Rangeland Ecology & Management

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Clements, Charlie D.
Harmon, Dan
Society for Range Management
Publication Year

The rehabilitation of degraded big sagebrush communities infested with cheatgrass and other competitive weeds is a daunting task facing resource managers and land owners. In an effort to improve wildlife and livestock forage on degraded rangelands, the USDA-ARS-Great Basin Rangelands Research Unit in cooperation with private land owners, State and Federal agencies tested weed control practices, seeding methodologies and plant material testing of desirable species to improve degraded habitats. The site is located in northern Nevada, 70 km (43 miles) west of Orovada, Nevada. The site is near agronomic fields therefor weed control was conducted by discing the site in the spring of the year prior to cheatgrass seed maturity. The site was fallowed through the summer and seeded in the fall of the year (October) to various native and introduced species and seed mixes. Seed species used included 26 separate species (8 native grasses, 7 introduced grasses, 3 native shrubs, 2 introduced shrubs, 6 native forbs). Initial seedling emergence revealed that native shrubs and forbs were very unsuccessful, 0-30/m² (0-3.3/ft²). Native perennial grass species did not perform much better, with ‘Secar' bluebunch wheatgrass, 37.8/m² (4.2/ft²) and Bottlebrush squirreltail, 32.4/m² (3.6/ft²), respectfully. The seeded species that experienced the best initial seedling emergence were the introduced perennial grasses ‘Ephraims' crested wheatgrass, 78.3/m² (8.7/ft²) and Siberian wheatgrass, 87.3/m² (9.7/ft²). By September 2012 the establishment of seeded species was greatly reduced from the initial emergence numbers. Introduced perennial grasses, ‘Ephraims' crested wheatgrass, 0.90/m² (0.10/ft²), and Siberian wheatgrass 6.3/m² (0.70/ft²) and the introduced shrub ‘Immigrant' forage kochia, 4.3/m² (0.48/ft²) performed the best. Properly selecting those seed species and seed mixes with the inherent potential to germinate, emerge and establish in arid environments can improve rangeland rehabilitation efforts.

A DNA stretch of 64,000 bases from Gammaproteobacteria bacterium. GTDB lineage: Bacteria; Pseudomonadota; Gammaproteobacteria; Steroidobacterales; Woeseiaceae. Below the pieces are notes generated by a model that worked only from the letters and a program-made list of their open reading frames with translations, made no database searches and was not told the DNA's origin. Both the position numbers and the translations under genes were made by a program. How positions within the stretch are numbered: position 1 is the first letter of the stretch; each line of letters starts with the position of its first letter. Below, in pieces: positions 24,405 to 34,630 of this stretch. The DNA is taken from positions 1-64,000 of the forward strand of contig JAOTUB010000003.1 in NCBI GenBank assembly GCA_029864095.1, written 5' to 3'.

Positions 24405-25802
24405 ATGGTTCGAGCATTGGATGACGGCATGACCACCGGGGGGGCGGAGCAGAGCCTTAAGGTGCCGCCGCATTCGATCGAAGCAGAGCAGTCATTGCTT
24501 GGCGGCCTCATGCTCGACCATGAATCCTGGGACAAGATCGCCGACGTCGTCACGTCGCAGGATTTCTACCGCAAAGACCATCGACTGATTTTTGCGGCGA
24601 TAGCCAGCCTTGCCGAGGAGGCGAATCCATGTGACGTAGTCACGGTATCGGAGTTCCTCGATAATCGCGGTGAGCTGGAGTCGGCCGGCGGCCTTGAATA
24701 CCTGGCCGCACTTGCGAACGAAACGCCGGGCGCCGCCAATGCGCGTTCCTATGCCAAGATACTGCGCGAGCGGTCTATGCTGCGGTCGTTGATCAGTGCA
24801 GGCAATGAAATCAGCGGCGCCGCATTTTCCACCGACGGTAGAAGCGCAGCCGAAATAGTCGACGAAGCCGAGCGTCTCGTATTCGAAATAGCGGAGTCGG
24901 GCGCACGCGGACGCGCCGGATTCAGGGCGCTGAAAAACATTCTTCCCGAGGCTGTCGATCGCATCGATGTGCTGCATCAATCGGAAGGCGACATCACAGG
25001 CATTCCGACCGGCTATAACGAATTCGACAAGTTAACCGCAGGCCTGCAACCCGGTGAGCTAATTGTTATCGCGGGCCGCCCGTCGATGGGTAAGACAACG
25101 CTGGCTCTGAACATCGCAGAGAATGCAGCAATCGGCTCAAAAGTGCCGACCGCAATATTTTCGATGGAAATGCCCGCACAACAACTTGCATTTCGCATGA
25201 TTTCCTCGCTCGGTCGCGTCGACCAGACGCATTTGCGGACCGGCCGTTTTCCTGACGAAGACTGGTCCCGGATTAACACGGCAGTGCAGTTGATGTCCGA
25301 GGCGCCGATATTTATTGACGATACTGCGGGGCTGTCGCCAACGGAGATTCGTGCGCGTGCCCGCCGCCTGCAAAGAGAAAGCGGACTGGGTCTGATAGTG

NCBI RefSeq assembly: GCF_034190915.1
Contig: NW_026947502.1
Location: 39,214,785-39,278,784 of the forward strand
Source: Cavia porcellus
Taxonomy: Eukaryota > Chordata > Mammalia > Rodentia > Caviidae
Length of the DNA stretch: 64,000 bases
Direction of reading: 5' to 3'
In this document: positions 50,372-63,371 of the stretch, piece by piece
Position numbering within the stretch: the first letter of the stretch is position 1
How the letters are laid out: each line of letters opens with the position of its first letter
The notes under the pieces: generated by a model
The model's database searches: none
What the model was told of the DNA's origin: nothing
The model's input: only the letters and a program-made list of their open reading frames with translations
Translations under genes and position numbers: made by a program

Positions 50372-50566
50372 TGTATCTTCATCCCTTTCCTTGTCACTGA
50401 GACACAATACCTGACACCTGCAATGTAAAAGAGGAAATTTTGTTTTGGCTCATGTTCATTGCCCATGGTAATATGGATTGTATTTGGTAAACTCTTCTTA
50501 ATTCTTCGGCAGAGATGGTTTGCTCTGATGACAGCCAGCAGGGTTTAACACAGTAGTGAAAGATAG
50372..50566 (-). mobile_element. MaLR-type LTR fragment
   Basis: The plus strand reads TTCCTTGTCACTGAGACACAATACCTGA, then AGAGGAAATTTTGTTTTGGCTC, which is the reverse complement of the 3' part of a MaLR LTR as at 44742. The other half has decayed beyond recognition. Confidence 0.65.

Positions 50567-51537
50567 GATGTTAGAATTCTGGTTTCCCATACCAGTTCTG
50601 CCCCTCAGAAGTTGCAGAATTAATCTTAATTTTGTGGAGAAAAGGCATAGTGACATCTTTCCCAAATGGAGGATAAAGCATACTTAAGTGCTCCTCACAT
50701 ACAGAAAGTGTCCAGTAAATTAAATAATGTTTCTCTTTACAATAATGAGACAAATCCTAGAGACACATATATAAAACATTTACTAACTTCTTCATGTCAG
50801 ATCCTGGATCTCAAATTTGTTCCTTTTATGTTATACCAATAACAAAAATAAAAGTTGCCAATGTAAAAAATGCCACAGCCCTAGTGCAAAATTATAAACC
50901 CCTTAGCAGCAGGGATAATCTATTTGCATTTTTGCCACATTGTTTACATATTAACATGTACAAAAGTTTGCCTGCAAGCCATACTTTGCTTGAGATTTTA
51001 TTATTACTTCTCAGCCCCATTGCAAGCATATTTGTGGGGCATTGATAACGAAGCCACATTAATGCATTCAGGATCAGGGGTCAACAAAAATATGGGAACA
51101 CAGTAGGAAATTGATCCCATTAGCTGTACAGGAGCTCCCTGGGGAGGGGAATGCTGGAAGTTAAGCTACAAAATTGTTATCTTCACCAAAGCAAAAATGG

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Conference Proceedings
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SRM Sacramento, CA